In this video, we can see the results of the model predictions as compared to the ground truth simulations. As you can see, all of the projections look physically plausible without really any unnatural deformations. Just for your reference, you can access the TDW physics repos in its own separate repo, shown here, but it can be accessed from the top-level readme in the TDW repo by just going to this high-level API section and clicking through to physics.
Now, let's delve into what we mean by agent in TDW. TDW supports a range of agent types. At the most basic level, avatars or agents can be as simple as a disembodied camera capable of returning image data from the build to the--
AUDIENCE: Sorry, Jeremy, we have a question here.
JEREMY SCHWARTZ: Oh, OK. Sure.
AUDIENCE: Yeah. Just a quick question about which types of physics interactions are handled. Are there rigid body-soft body interactive physics handled? Per se, I drop a rigid body object onto a suspended cloth, will those two objects interact?
JEREMY SCHWARTZ: Did you-- sorry, that was just on the screen. I guess maybe you missed the video, or?
AUDIENCE: Yeah, I wasn't sure if that was, like-- for example, would the cloth repulse the rigid body object rather than-- for example, sometimes, those relationships are uni-directional. So the cloth could be removed from under the rigid body object, the cloth would move the rigid body object, but--
JEREMY SCHWARTZ: Yeah, no, there's a drape-- I can try to go back to it. Hang on a second. I mean, there's an example of dragging, which is basically an object sitting on a cloth, and then the cloth is dragged along the ground by an invisible force, and of course, the object falls over and is dragged along with it. That's sort of the inverse of the case where the cloth is falling onto a rigid body object and kind of conforms around the shape of the object. But yeah, all of these types interact with each other.
The rigid bodies are dropping into a container of fluid and displacing fluid based on the mass of the object and the shape of the object. Cloth-- those bouncy cloth balls are dropping onto solid objects and kind of wrapping around them. But if the situation was reversed and you had the soft kind of beanbag chair type of object sitting on the ground and you dropped a rigid body onto that, it would push its way into the soft surface of the object. So yeah, it's totally bidirectional in those interactions.
AUDIENCE: OK, thank you.
JEREMY SCHWARTZ: You bet. Let's see. Talking about, the most basic level avatars can be as simple as disembodied cameras capable of returning image data from the build to the controller. You can also have more than one camera in a scene providing combinations of first-person, third-person, and top-down views, for example.
We also have basic embodied agents whose avatars are geometric primitives, such as cubes, spheres, or capsules that can be moved around the environment by applying forces. These agents are actually very useful for algorithm prototyping, for example. But we will see an example of where they're used in a full simulation.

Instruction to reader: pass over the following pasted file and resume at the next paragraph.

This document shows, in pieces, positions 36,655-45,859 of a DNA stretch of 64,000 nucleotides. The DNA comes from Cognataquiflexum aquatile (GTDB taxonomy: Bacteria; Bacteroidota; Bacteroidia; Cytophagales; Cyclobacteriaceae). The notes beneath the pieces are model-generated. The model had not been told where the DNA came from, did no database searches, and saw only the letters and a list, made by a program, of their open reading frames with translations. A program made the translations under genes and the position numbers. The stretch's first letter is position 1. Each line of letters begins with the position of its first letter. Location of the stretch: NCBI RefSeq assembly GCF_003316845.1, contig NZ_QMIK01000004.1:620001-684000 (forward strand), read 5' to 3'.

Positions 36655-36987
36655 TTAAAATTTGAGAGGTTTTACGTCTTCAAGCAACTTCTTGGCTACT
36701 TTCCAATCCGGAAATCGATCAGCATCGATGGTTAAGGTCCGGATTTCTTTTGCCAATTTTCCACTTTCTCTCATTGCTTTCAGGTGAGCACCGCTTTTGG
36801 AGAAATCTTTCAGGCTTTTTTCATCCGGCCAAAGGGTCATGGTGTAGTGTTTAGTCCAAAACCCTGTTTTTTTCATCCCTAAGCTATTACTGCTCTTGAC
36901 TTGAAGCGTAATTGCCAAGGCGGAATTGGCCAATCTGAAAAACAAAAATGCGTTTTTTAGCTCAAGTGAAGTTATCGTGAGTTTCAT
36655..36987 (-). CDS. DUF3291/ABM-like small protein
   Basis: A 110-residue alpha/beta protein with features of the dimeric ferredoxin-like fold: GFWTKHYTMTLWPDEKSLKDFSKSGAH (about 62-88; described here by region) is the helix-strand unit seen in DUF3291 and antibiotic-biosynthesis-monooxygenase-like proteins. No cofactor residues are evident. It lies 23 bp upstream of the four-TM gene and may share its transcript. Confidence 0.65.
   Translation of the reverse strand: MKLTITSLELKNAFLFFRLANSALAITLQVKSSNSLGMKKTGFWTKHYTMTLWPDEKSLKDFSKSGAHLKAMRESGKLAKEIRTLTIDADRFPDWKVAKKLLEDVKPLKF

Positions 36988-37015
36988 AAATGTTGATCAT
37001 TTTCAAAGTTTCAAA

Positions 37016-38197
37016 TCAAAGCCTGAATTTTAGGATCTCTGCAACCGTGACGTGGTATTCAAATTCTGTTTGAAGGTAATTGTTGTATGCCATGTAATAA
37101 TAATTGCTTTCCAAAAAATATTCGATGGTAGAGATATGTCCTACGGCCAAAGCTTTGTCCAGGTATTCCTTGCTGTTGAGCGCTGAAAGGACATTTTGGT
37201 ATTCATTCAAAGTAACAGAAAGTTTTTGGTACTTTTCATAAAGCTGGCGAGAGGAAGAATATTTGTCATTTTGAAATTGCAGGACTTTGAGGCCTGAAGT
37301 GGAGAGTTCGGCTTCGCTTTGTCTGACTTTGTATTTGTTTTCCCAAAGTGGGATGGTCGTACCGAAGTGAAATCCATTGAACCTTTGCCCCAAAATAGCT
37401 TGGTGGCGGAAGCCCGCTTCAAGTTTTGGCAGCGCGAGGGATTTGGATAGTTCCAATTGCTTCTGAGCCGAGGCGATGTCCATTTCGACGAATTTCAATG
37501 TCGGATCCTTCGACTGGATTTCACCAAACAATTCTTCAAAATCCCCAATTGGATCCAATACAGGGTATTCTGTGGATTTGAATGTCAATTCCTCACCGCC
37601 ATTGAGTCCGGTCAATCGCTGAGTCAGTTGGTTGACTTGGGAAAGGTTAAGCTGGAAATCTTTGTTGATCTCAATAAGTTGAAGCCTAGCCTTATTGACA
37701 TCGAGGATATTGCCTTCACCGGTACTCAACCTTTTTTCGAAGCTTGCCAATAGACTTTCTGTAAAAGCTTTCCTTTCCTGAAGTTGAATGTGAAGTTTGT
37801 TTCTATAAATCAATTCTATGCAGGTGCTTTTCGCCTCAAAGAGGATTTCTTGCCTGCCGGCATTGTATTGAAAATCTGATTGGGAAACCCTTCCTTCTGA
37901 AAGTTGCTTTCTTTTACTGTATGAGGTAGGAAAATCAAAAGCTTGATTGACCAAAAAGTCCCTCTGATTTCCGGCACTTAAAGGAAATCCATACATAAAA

Complex robotics agents with advanced embodiments, such as articulated limbs, are capable of both mobility and sophisticated physical interactions with the environment and the objects within it. The second form of physical interaction We'll look at is agent-to-object, where this more advanced type of embodied agent physically interacts with the environment. In embodied AI research, it's especially important that embodied agents have physically mapped action spaces that allow them to interact with the environment, effectively changing both the object and scene state.
To that end, in TDW, we have Magnebot, which is a robotic agent with articulated arms that terminate in nine degree of freedom magnet-type end defectors. Magnebot is fully physics-driven. There's no animation involved at all. Directional movement and turning are achieved by controlling revolute joint drives. Arm articulation utilizes one-degree of freedom or three-degree of freedom joints in combination with an IK, or inverse kinematic system, to facilitate sophisticated reaching actions.
As you can see, Magnebot can also move its torso vertically along its central column, which is implemented as a prismatic joint, allowing it to reach objects at a considerable height above the ground. Agents like Magnebot can be equipped with cameras capable of generating RGB images, as well as various camera passes, such as depth, normals, object segmentation, semantic classification, and pixel flow. Besides the agent's egocentric view, additional cameras can be linked to the agent to provide third-person follow cameras, or even a static tracking camera view.
Let's revisit our API for a moment in the context of physical interaction. Where interaction is concerned, it helps to think about the API as being composed of three layers. The main API contains low-level commands that operate directly on the revolutive prismatic joints of robot agents such as Magnebot, or other robot models within TDW. When I talk about this TDW API, I'm talking about the 200-plus commands that we looked at in the main TDW repo, just to be clear. For example, robotics commands such set_revolute_target, will turn a revolute drive, such as the wheels on the Magnebot.